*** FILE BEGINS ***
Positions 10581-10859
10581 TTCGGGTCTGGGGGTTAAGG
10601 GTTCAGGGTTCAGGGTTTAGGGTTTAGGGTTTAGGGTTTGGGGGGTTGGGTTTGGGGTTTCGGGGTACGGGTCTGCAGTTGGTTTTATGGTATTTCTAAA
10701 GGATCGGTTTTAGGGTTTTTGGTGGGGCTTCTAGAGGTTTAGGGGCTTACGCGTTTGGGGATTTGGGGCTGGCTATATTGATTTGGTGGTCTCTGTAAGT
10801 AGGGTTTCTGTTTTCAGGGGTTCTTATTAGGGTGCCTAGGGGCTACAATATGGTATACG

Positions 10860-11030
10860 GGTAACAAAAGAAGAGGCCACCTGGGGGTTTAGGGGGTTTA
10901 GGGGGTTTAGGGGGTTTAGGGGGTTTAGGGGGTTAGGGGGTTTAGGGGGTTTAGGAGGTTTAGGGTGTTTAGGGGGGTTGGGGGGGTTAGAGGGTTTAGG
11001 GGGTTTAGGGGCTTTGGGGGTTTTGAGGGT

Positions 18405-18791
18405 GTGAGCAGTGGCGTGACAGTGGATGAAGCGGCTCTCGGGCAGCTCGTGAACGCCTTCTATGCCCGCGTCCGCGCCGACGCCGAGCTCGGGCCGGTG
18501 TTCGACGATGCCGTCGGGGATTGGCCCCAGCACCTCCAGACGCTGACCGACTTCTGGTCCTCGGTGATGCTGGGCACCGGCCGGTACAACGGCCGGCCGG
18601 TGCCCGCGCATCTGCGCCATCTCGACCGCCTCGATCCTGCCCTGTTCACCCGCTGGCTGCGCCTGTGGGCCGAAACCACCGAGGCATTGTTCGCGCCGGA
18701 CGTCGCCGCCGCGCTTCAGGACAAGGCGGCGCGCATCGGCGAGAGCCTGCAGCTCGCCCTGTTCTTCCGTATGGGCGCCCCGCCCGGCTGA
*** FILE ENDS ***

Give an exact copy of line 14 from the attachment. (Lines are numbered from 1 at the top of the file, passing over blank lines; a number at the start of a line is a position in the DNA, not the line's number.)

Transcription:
18701 CGTCGCCGCCGCGCTTCAGGACAAGGCGGCGCGCATCGGCGAGAGCCTGCAGCTCGCCCTGTTCTTCCGTATGGGCGCCCCGCCCGGCTGA